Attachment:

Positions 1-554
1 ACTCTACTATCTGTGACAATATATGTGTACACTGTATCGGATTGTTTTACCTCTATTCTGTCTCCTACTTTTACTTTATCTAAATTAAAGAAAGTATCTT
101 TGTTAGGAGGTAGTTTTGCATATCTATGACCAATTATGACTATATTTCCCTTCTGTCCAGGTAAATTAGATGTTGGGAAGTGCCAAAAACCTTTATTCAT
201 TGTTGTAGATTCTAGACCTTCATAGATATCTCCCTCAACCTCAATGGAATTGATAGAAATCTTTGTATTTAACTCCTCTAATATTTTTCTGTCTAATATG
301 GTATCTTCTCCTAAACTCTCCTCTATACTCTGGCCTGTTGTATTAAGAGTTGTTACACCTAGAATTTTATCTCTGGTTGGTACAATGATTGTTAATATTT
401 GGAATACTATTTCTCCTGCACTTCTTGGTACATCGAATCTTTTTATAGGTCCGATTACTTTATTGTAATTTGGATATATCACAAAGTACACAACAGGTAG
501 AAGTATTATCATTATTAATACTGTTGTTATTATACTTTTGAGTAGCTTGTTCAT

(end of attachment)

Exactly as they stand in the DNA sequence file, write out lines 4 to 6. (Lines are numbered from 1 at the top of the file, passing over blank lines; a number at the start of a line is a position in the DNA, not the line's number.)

201 TGTTGTAGATTCTAGACCTTCATAGATATCTCCCTCAACCTCAATGGAATTGATAGAAATCTTTGTATTTAACTCCTCTAATATTTTTCTGTCTAATATG
301 GTATCTTCTCCTAAACTCTCCTCTATACTCTGGCCTGTTGTATTAAGAGTTGTTACACCTAGAATTTTATCTCTGGTTGGTACAATGATTGTTAATATTT
401 GGAATACTATTTCTCCTGCACTTCTTGGTACATCGAATCTTTTTATAGGTCCGATTACTTTATTGTAATTTGGATATATCACAAAGTACACAACAGGTAG